Kainos plans Health Hack NI coding challenge to boost healthcare software

27 Nov 2012

Belfast and Dublin-based software company Kainos, which is in the midst of creating 110 new jobs, says its Health Hack coding challenge has already been over-subscribed in the space of two days.

The health ‘hackathon’ is targeted directly at the health sector, where Kainos is already helping to transform hospital technology at a rapid pace with its flagship Evolve electronic document management and workflow solution. This has been developed hand-in-hand with practising clinicians.

Organised by Kainos CTO Tom Gray and NI Connected Health Innovation Centre (CHIC) director Stephen McComb in Belfast next month, the Health Hack NI event will bring together medical clinicians and the latest technology and design talent to brainstorm and develop the next generation of healthcare software applications.

With weeks still to go, all places at Health Hack NI have already been filled. The social entrepreneurship-led event being hosted by Belfast City Council is just the latest in a series of initiatives supported by Kainos to harness and foster new IT talent and cutting-edge development techniques for the benefit of society.

Social entrepreneurship

Gray explained that in the spirit of social entrepreneurship, all code developed at the Health Hack NI event will be made available on an open-source basis so clinicians and technologists are free to take it further, using the code as the foundation for new applications capable of transforming UK patient care.

“Instead of simply talking about the challenges, the goal is to do something about them while all of the stakeholders and resources are in one place. This is a rare opportunity for enthusiastic and motivated healthcare and technology professionals to work together in an informal and non-commercial environment to improve local healthcare and related services.”

The event format is based on the concept of a ‘hackathon’, proven to be a highly productive way of quickly taking ideas to working software prototype. “By emphasising hands-on work on small projects that can be tackled in a short period of time, assumptions can be quickly tested, teams can be built, and momentum can be generated for promising ideas in healthcare,” Gray explained.

On the preference for open source platforms as the basis for development, he added: “Our emphasis on openness is in recognition of the fact that this is increasingly becoming the standard in the technology industry, and across parts of government. Equally importantly, openness in technology fits with the collaboration and transparency found in medical and academic culture.”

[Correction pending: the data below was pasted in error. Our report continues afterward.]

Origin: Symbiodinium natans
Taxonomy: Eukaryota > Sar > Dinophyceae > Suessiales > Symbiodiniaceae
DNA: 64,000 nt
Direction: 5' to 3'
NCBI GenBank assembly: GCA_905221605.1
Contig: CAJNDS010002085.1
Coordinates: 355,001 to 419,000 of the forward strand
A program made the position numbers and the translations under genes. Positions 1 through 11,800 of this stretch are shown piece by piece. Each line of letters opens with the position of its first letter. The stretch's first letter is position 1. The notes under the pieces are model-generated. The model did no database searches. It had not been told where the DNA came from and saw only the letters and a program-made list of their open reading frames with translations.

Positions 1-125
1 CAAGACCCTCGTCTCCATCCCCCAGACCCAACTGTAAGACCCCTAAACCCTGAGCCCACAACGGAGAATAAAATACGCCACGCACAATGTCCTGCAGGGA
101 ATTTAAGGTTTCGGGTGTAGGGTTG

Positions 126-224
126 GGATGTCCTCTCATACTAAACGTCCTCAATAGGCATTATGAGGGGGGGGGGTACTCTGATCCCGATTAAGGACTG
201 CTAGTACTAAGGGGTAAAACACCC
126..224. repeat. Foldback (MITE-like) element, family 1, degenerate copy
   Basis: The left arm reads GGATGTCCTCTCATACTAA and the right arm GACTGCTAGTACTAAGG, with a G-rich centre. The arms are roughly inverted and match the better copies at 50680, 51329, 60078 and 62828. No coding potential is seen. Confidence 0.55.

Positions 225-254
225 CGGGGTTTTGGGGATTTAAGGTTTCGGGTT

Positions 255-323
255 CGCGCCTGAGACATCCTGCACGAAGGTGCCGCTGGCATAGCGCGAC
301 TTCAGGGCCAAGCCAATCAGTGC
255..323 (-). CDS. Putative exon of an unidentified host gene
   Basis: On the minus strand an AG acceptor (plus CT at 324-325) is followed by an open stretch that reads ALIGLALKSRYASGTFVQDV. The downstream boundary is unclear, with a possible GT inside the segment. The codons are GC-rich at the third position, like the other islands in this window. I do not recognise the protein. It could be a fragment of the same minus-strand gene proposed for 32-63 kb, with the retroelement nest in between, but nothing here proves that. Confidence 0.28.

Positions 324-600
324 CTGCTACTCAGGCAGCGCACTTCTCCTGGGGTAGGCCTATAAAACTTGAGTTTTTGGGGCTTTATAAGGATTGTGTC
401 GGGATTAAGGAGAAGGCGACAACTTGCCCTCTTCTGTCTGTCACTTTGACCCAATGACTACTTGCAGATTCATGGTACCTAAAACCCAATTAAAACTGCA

Health Hack NI, the latest in a series of innovation-led collaboration forums across the UK, will take place over the weekend of 8-9 December at Belfast City Hall. On day one, practising clinicians will present their ideas and outline challenges they face in their jobs every day before teaming up with skilled technology enthusiasts. Together they will design and create real-world apps in an intensive 26-hour development ‘marathon’ across the weekend. The final products or ‘proofs-of-concept’ will be presented to an influential panel of judges on the Sunday afternoon.

Booming software business

Having hired 140 people last year, technology integration specialist Kainos said last month it is on track to create 110 new positions this year, the company said, adding that total recent orders have exceeded €20m in value and revenues generated by the business in Ireland alone increased more than 30pc.

The company said it now has 60 openings for skilled software engineers and other IT professionals.

The company, which has offices in Belfast, Dublin and London, has added 40 new customers and 12 major new contracts of which eight are export agreements.

Medical software image via Shutterstock

John Kennedy is a journalist who served as editor of Silicon Republic for 17 years